Geselowitz holds B.S. degrees in electrical engineering and in anthropology from the Massachusetts Institute of Technology, and M.A. and Ph.D. degrees in anthropology from Harvard University. His focus has been on the role of history and social relations of engineering and technology at all levels. He has worked as an electronics engineer for the Department of Defense and held teaching and research positions relating to the social study of technology at M.I.T., Harvard, and Yale University, including a stint as assistant collections manager/curator at Harvard's Peabody Museum of Archaeology and Ethnology. Immediately prior to joining IEEE in 1997, Geselowitz was group manager at Eric Marder Associates, a New York market research firm, where he supervised Ph.D. scientists and social scientists undertaking market analyses for Fortune 500 high-tech companies. He is also a registered Patent Agent.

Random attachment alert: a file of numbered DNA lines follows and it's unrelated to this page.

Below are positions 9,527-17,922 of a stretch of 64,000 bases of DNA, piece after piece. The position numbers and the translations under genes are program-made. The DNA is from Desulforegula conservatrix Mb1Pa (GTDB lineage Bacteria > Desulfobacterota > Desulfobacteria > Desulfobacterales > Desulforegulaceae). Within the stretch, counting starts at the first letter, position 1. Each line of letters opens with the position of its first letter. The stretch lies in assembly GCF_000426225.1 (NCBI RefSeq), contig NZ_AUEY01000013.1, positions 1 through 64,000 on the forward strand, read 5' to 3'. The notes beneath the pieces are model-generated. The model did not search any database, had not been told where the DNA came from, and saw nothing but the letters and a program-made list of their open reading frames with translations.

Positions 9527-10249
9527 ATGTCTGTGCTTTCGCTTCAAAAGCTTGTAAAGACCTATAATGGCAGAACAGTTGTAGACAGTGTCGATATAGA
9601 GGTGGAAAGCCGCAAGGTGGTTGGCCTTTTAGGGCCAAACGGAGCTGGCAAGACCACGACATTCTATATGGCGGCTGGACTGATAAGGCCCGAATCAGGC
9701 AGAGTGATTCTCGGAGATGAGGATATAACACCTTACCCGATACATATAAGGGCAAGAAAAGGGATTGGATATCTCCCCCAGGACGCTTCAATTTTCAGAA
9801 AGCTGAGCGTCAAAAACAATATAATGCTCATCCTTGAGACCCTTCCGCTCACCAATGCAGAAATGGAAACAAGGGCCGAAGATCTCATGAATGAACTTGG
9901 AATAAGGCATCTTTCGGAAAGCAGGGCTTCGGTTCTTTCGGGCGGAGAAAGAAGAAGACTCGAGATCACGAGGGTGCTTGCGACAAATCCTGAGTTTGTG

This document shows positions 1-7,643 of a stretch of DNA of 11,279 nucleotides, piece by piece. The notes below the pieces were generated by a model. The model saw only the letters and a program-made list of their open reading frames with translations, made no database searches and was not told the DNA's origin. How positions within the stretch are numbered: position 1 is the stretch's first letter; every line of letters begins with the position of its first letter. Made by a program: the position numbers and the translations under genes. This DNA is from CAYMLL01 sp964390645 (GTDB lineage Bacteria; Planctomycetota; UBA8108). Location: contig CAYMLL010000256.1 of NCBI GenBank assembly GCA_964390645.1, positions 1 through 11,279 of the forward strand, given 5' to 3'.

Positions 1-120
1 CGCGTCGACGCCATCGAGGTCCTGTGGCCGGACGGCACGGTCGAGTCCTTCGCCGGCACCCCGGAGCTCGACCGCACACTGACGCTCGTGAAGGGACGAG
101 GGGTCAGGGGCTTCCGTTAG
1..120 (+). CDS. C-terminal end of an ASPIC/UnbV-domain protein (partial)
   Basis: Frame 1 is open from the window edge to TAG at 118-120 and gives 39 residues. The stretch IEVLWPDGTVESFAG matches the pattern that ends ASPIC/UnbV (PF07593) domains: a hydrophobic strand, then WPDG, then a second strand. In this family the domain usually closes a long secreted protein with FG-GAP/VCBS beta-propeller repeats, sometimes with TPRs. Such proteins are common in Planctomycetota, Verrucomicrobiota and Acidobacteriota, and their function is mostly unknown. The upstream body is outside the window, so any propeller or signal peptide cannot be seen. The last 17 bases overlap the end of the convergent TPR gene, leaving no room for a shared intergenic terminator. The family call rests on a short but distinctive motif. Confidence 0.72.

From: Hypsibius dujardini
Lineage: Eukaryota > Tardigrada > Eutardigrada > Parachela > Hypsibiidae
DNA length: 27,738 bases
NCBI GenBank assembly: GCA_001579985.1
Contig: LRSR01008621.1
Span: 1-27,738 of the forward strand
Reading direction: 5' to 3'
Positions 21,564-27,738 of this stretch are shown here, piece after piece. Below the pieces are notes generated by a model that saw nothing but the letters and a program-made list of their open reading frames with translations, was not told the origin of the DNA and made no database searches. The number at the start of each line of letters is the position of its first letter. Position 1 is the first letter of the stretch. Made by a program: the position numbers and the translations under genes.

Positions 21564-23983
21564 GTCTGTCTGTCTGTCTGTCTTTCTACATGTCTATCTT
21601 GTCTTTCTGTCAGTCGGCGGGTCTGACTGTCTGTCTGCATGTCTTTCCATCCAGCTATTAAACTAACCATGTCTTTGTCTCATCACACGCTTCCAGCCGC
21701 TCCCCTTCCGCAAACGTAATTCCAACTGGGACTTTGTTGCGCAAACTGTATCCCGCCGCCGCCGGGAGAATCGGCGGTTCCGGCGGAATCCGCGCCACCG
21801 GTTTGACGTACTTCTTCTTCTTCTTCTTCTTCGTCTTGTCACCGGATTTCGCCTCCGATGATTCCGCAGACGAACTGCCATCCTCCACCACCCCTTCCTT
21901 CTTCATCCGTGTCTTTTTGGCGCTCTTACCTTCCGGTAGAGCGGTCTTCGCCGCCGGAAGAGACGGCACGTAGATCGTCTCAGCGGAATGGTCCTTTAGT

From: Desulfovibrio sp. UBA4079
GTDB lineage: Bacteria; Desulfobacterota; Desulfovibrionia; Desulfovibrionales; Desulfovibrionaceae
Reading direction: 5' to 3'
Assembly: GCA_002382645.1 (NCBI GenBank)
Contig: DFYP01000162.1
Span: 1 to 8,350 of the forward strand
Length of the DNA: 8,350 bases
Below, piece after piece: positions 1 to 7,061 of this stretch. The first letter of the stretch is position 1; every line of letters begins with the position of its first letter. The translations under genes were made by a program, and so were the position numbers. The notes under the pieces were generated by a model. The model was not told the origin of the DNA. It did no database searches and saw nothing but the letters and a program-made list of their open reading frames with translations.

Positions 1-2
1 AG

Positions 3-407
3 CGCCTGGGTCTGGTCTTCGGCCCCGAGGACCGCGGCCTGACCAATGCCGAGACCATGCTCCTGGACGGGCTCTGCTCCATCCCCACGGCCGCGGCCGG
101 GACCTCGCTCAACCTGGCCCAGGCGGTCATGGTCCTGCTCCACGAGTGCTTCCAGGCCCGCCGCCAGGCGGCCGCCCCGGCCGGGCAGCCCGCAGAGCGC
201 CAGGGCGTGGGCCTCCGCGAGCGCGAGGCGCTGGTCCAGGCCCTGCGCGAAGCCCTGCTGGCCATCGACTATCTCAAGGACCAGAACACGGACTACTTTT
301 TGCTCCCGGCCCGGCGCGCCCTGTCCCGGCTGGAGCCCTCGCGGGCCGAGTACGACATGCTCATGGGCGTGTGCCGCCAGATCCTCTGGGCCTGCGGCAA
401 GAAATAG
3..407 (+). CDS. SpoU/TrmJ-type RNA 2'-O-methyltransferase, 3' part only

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MaryAnn C. Hellrigel IEEE, IEEE History Center Orcid 16x16 orcid.org/0000-0002-7698-8006

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Since January 2016, I have been the Institutional Historian and Archivist at the IEEE History Center based at Stevens Institute of Technology in Hoboken, New Jersey. Before joining IEEE, I held faculty post teaching history of technology, science, and medicine as well as U.S., European, and world history courses at research universities and liberal arts colleges. I earned a doctorate from Case Western Reserve University's Program in the History of Technology and Science (Ph.D., 1997).